In a typical accreditation process, a decision takes three to five years and can cost an institution as much as $30,000, not the $1,000 that International Accreditation Organisation charged for a days-long accreditation process.

What is more, unaccredited fraudulent online universities engage in high-pressure sales tactics and give fake scholarships as a lure to take money from unsuspecting students who end up with worthless degrees. These universities often say they are based in the United States and make quick scholarship offers as an enticement to students in the Arab world. After an email exchange or an online chat, such fake universities can demand immediate payment of other fees. Checking on valid accreditation is one way students can protect themselves from falling for such scams.

Agencies based in Europe and North America have the longest developed tradition of accreditation.

The United Kingdom’s Quality Assurance Agency for Higher Education does not review foreign institutions but does check the quality of programs that British universities deliver outside the country. No centralized European accreditor exists, but the European Association for Quality Assurance in Higher Education seeks to foster cooperation among those interested in the field. In the United States, the Department of Education doesn’t accredit universities, but it does recognize accreditation bodies, as does the U.S.-based Council for Higher Education Accreditation. Students should look for a U.S. higher-education institution accredited by an agency that is recognized by the Department of Education or the Council for Higher Education Accreditation. U.S. accreditors also review some Middle Eastern institutions.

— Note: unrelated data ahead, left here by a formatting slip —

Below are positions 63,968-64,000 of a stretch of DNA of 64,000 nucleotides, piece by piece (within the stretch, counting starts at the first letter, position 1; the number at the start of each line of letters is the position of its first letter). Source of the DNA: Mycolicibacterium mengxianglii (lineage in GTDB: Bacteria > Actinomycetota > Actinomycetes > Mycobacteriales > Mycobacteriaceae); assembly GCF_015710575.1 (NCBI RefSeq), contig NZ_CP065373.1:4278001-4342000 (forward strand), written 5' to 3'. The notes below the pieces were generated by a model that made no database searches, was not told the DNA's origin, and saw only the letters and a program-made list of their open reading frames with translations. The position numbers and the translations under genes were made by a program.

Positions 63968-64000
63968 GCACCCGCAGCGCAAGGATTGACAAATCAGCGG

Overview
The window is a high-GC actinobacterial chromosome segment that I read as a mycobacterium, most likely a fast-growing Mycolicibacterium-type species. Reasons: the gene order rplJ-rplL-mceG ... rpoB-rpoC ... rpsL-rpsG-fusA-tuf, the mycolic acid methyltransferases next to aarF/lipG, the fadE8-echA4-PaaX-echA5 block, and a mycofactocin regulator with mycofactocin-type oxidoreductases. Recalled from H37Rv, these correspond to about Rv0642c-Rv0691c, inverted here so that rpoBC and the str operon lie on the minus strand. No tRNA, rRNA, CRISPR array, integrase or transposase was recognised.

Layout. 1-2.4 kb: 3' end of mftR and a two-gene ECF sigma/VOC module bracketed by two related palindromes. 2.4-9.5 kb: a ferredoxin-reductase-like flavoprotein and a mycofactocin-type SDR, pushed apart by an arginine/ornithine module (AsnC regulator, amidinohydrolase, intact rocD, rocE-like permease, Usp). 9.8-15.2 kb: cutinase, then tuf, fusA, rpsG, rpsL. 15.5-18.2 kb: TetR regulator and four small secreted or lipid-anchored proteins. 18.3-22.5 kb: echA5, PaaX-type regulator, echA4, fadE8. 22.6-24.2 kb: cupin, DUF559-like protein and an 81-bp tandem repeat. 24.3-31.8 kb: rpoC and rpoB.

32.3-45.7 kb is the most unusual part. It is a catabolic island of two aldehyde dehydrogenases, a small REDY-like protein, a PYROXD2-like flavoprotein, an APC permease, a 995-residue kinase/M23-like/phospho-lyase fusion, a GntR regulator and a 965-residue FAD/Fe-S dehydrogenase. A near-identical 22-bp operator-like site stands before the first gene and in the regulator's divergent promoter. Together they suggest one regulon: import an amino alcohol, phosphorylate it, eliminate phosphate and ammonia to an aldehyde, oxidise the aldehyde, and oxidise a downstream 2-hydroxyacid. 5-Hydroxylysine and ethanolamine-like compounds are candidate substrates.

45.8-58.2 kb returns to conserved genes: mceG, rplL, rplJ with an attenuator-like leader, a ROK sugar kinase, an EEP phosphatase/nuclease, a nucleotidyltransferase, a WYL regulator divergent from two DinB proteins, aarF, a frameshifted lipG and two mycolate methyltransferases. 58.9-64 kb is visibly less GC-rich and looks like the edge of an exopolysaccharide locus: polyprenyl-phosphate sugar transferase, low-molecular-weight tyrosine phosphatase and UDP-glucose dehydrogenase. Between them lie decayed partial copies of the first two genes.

For a decision that will largely determine the future course of a career, an ounce of prevention in winnowing down a list of possible schools recognized by the best international accreditors could save a lifetime of buyer’s regret.




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Copyright © 2018 Al-Fanar Mediaحقوق © 2018 الفنار للإعلام